(idiomatic, US) to vet or evaluate; to criticize or correct, often by hindsight, by presuming to have a better idea, method, etc.
Example: 1946, someone, somewhere:
I suppose anybody who keeps a diary and subsequently goes over it for publication has a tremendous temptation to second-guess and make himself look like an oracle.
1957, United States Senate proceedings:
As a practical matter, a fertilizer company could not afford to second-guess the Federal Trade Commission or a jury in a triple damage case on so obscure a point.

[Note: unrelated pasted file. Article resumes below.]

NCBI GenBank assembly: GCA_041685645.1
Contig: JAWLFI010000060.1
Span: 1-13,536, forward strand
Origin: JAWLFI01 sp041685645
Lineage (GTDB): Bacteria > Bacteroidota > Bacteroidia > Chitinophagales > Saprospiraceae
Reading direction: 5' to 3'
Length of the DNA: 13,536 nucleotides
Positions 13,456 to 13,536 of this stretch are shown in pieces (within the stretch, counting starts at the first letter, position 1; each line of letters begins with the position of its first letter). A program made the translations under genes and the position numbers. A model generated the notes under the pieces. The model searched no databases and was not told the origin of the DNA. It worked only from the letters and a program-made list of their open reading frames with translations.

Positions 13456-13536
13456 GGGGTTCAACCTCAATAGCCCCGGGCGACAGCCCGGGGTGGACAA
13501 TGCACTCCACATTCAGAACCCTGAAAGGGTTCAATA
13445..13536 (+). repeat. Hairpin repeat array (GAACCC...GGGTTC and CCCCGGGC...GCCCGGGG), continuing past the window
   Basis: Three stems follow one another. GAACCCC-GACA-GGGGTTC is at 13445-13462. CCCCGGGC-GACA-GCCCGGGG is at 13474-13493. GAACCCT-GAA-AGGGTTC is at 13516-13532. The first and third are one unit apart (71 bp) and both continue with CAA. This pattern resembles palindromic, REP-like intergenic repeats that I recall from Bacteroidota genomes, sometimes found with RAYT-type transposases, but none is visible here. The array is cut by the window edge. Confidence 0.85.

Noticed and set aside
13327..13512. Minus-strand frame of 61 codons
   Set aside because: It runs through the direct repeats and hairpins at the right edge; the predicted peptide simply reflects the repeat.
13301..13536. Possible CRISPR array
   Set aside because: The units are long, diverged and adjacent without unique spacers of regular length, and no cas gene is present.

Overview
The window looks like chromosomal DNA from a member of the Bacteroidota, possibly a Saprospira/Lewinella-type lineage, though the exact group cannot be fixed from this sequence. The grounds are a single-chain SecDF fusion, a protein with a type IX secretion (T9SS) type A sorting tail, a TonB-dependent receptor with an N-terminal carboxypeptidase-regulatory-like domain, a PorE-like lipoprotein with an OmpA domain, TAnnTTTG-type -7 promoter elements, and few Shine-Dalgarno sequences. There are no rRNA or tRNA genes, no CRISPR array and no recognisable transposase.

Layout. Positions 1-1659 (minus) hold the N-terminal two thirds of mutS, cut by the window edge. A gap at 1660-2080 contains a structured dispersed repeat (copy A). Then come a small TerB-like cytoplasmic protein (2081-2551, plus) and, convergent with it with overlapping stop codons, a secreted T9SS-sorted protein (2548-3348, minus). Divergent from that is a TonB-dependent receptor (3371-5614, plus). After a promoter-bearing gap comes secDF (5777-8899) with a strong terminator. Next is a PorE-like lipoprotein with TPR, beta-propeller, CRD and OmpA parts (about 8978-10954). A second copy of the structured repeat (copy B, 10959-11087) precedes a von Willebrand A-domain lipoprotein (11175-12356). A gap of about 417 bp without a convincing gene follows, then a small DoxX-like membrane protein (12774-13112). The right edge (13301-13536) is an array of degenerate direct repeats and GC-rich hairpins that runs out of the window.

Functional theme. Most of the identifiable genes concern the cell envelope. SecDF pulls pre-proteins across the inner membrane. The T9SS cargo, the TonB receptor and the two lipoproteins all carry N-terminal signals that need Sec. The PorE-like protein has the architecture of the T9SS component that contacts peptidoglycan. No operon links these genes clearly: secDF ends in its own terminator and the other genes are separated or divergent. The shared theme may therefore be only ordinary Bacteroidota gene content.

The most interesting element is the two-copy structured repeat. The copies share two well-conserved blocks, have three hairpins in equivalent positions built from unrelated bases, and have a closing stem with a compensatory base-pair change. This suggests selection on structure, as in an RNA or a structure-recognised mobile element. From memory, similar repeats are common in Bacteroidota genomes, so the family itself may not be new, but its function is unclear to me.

1959, U.S. Court of Appeals proceedings:
Public administration would be hamstrung if courts were free to second-guess reasonable administrative decisions.
1995, someone, somewhere:
MacGregor avoided this trap by refusing to give managers reporting to him the opportunity to second-guess the solution he would be most likely to choose.
2003, Editing Today:
If you suspect you've stepped over the line, ask a few other copy editors to second-guess your headline.
Please don't try to second-guess the procedure that we have already refined and adopted.
Once she began listening to her instincts and didn't second-guess herself the entire time, her artwork improved noticeably.